She accepts Ohio Medicaid as well as Medical Mutual and PEIA.

Jennifer Simmons obtained her Master degree in Counseling with an emphasis in Marriage and Family Counseling from Grand Canyon University in Phoenix Arizona.  She also worked with the state of Ohio to obtain her License of Independent Counseling Drug Counseling designation. She completed her certification as a Clinical Trauma Professional in 2019. In 2017 she completed the exam for the Department of Transportation (DOT) Substance Abuse Professional designation, which allows her to work with individuals in safety sensitive positions receive counseling and training on substance abuse. Currently she is working on her dissertation through Northcentral University in Phoenix Arizona to complete her PhD in Psychology. She is also working on finishing her designations for Gottman Certified Marriage Therapist, certification as a Sex Therapist through the American Association of Sexuality Educators, Counselors and Therapists (AASECT), and a certified Child Play Therapist.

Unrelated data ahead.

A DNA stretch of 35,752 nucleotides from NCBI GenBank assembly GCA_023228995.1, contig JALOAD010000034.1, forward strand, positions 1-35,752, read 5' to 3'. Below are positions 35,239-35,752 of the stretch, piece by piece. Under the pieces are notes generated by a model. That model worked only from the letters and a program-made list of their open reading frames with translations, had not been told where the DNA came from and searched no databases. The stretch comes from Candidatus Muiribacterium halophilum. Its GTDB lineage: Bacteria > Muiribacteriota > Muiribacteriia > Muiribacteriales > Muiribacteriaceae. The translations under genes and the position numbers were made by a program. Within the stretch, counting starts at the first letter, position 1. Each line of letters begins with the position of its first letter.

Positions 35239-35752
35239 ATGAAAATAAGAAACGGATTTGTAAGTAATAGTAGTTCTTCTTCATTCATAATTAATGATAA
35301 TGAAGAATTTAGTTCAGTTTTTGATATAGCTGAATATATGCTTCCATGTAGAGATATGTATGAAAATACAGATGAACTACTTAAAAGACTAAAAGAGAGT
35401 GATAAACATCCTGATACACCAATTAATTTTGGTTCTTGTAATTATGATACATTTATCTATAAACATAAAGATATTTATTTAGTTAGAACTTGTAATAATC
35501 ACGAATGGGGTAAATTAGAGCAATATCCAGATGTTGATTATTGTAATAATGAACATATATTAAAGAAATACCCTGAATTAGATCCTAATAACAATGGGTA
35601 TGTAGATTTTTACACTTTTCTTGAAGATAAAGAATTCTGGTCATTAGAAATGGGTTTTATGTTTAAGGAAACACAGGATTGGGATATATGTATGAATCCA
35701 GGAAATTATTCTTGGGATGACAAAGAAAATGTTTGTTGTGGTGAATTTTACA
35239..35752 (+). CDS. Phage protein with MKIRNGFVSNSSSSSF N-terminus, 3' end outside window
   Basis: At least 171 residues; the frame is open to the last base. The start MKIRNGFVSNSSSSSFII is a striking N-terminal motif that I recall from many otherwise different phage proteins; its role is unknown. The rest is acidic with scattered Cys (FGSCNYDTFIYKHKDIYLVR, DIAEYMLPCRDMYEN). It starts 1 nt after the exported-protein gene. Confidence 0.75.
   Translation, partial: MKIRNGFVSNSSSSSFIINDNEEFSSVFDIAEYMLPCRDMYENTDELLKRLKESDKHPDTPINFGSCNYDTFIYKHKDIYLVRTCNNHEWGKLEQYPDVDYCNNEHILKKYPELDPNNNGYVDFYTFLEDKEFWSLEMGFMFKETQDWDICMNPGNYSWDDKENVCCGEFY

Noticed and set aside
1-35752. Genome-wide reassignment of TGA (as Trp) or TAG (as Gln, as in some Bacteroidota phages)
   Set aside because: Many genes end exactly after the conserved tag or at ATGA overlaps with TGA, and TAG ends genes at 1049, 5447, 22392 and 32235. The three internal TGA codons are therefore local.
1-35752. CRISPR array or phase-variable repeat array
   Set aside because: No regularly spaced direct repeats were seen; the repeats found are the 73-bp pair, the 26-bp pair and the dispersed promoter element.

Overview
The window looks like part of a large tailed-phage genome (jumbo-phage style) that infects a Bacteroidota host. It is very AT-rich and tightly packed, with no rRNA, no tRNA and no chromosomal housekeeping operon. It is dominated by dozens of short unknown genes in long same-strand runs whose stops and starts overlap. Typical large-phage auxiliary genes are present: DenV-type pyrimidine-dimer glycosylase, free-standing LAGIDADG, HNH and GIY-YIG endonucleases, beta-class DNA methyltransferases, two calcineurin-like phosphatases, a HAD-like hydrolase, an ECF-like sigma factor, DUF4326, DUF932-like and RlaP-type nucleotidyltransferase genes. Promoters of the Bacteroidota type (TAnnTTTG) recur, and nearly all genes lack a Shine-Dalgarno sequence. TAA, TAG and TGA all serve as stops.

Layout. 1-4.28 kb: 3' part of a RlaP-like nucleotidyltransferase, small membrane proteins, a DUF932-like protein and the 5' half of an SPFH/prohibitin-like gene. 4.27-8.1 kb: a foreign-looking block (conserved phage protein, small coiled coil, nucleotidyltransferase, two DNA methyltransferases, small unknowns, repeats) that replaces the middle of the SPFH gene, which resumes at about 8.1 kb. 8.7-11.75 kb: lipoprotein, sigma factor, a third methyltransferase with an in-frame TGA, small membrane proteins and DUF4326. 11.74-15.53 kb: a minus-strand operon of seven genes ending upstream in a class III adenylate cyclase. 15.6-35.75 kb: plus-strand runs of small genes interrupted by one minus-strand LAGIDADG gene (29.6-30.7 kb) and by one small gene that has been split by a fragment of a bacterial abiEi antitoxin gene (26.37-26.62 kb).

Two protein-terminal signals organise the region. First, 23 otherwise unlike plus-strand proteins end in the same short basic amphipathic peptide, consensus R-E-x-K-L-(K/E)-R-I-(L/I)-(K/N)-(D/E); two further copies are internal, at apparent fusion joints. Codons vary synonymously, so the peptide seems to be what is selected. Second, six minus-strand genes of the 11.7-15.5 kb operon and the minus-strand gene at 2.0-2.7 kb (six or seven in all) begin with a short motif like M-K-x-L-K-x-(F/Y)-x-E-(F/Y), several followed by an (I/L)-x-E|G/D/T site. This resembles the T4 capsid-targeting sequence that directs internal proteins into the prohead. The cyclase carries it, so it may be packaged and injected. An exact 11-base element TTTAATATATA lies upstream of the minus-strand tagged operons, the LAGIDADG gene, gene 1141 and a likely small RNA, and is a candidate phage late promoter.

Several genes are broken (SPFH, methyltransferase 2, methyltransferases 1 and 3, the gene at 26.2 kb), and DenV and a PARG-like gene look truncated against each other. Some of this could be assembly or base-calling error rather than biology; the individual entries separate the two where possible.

Jennifer works with a wide variety of individuals and needs that include children ages eight through adulthood, individuals with addictions and their families, couples, individuals with autism, people dealing with anger, individuals in the LGBTIQ community, military families, those dealing with trauma, depression, or grief. She has been working as a Therapist for over ten years and has extensive experience treating individuals and their families.

[i] SAMSA (2018) Key substance use and mental health indicators in the United States: Results from the 2018 national survey on Drug use and health. Data presented in this datapoint were derived from table 8.33A, available at www.samhsa.gov/data/sites/default/files/cbhsq-peports/NSDUHDetailedTabs 2018R2/NSDUHDetTabsSect8pe2018.htm#tab8-28a

[ii] Geenbaum, Z. (2020). How well is telepsychology working? Monitor on psychology. 51:5 46-51